Financial Independence: Many individuals trapped in abusive relationships cite a lack of financial resources as a significant obstacle to leaving their partners. They often hope and pray for a miraculous change, but it’s essential to remember that empowerment begins with taking control of one’s own life. Heaven helps those who help themselves! Let this sink in, sister, aunt, mama!

Recommendations

Self-esteem: Love yourself. There’s peace in appreciating one’s body shape. Nobody is advising you to leave your marriage, but if it’s abusive, toxic, run! Run without turning back at all. It takes courage, and I pray you gather that when you smell any form of abuse. Don’t allow your partner to body shame and humiliate you when you still have your dignity intact. Be comfortable with your body shape; one man’s poison is another man’s meat. Remember that a responsible man somewhere is waiting anxiously to treat you as the queen that you are.

Family: The family should be more concerned about the safety and well-being of the abused and stop taking a stance that is detrimental to them. Show them love and good counseling. Don’t shy away from openly rebuking the abuser, no matter the size of his/her pockets.

Social Welfare: Social welfare has been doing a great job in this regard, but I think more needs to be done to curb domestic violence in Ghana because the figures are becoming increasingly alarming. Most women are living in fear.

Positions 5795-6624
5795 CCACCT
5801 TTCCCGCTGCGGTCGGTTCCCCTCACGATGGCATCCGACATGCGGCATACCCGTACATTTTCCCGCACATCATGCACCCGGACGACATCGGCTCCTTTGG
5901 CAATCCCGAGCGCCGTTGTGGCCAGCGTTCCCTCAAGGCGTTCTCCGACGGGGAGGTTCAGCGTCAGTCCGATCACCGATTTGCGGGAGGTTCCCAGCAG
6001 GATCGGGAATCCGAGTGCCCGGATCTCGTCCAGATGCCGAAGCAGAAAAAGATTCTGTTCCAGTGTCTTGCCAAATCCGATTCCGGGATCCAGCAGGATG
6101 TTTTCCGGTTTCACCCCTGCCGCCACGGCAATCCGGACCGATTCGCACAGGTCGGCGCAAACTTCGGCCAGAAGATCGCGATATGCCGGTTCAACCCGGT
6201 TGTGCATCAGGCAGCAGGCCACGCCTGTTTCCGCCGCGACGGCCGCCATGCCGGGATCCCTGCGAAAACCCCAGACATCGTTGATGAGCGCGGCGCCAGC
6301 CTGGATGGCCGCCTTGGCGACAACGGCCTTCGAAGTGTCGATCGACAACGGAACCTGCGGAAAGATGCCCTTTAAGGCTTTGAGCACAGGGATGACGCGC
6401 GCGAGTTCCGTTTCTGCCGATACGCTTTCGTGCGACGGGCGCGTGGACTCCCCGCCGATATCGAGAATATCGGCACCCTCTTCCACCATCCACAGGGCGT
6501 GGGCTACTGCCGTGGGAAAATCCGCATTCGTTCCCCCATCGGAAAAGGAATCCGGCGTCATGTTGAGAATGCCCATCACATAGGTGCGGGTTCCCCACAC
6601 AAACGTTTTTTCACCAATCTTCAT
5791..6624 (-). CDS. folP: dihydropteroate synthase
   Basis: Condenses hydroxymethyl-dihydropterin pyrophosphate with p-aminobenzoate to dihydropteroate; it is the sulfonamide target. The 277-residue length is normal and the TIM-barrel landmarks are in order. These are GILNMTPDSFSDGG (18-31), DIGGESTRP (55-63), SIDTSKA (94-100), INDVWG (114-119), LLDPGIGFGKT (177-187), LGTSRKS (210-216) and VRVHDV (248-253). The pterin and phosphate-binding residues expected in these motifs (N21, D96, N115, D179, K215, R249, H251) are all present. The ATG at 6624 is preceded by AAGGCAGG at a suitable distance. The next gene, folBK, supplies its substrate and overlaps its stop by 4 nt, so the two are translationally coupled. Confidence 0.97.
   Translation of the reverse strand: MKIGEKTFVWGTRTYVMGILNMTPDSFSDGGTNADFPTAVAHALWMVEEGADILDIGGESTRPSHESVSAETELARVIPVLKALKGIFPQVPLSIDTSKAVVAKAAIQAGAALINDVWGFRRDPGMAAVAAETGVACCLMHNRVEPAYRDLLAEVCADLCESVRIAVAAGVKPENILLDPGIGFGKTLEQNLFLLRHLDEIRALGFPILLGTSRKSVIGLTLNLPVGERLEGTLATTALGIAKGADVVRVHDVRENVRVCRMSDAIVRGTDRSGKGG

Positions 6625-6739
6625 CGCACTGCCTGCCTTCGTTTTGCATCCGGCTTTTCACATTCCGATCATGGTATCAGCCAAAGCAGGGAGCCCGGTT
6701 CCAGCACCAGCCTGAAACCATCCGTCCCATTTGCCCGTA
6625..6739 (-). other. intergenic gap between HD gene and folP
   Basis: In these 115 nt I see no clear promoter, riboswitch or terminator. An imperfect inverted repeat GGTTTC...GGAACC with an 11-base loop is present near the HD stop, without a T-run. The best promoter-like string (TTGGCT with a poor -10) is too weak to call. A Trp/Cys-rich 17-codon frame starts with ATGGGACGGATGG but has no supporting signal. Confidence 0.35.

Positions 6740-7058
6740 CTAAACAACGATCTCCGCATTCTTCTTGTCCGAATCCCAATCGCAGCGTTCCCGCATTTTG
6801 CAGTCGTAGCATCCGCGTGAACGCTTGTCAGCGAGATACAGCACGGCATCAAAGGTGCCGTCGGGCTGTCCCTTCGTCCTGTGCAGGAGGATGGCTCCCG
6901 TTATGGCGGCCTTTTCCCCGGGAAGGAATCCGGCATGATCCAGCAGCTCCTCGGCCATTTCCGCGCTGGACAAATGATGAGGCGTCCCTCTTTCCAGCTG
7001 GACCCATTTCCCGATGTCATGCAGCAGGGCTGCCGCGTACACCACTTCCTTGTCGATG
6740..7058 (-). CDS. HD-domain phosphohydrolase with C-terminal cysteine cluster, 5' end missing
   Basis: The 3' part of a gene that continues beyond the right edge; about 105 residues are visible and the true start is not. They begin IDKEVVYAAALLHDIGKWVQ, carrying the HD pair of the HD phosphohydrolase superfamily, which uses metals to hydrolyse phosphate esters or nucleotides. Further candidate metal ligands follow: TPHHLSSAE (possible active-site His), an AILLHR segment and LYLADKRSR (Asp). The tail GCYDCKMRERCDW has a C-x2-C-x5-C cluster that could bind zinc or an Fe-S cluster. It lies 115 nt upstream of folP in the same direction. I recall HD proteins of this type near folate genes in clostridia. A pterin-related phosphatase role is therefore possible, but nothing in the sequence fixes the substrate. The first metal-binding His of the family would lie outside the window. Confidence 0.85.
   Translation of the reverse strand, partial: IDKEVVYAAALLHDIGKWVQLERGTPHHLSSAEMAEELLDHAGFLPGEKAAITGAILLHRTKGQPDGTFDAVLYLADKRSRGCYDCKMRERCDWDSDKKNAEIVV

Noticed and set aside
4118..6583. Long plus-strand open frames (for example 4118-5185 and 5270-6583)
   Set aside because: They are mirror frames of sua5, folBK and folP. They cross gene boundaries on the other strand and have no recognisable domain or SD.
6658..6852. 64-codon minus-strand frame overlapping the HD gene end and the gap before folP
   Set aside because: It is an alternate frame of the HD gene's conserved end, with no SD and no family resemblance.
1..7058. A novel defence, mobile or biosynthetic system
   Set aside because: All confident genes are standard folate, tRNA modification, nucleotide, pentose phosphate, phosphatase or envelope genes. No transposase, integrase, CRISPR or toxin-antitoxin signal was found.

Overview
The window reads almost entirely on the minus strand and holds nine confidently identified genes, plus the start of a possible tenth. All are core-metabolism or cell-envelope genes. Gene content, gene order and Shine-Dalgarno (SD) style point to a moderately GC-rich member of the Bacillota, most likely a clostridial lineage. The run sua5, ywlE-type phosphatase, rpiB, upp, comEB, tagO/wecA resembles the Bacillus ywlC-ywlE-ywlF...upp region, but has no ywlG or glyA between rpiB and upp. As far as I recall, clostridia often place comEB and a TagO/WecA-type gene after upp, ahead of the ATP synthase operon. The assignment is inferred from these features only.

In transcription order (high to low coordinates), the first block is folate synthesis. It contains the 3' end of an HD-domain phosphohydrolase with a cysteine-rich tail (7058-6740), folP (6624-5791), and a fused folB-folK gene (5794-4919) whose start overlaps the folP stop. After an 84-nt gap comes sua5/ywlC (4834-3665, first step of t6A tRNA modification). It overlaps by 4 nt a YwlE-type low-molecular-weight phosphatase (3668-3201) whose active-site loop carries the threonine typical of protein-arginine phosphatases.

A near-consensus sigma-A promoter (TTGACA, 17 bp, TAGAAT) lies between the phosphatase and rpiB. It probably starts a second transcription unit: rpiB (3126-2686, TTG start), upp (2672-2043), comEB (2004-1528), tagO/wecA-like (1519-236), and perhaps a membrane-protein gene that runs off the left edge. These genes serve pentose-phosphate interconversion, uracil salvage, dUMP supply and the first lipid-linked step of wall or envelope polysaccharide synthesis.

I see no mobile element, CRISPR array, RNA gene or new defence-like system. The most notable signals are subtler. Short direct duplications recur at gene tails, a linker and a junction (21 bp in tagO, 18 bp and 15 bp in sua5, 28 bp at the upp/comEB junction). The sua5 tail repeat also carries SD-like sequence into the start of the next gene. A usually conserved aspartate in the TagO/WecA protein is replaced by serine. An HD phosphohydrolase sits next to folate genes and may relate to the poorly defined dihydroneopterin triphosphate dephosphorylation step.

Women Groups: Where are the women advocates, the feminists, Non-Governmental Organisations (NGOs)? Hit the ground with serious advocacy. Let’s save lives from the claws of unrepentant abusers who derive happiness from using their hands or objects to hit their wives or girlfriends.

Stiffer punishment: I advocate for stiffer punishment for persons found culpable of abusing their partners or children. The laws must be enforced irrespective of the suspect.

To my fellow women, please race out of that toxic relationship with Usain Bolt’s speed. Let’s save more lives! Ghanaian and African women’s dignity matters. Let’s all come on board to save them from their sinking boats.

It’s crucial to recognize that victims of abuse are not weak or flawed; they are survivors of a complex and damaging situation. By understanding the reasons behind their staying, we can offer support and resources to help them break free from the cycle of abuse.

It’s crucial that we create a supportive environment where victims feel empowered to share their stories and seek help without fear of reprisal or judgment. Only then can we begin to break the cycle of domestic violence and ensure that no more lives are lost.

It is essential to recognize that domestic violence is a serious human rights violation, with devastating consequences for the victims, their families, and society as a whole. We must work together to create a culture of zero tolerance for domestic violence, support survivors, and hold perpetrators accountable for their actions.

source: city newsroom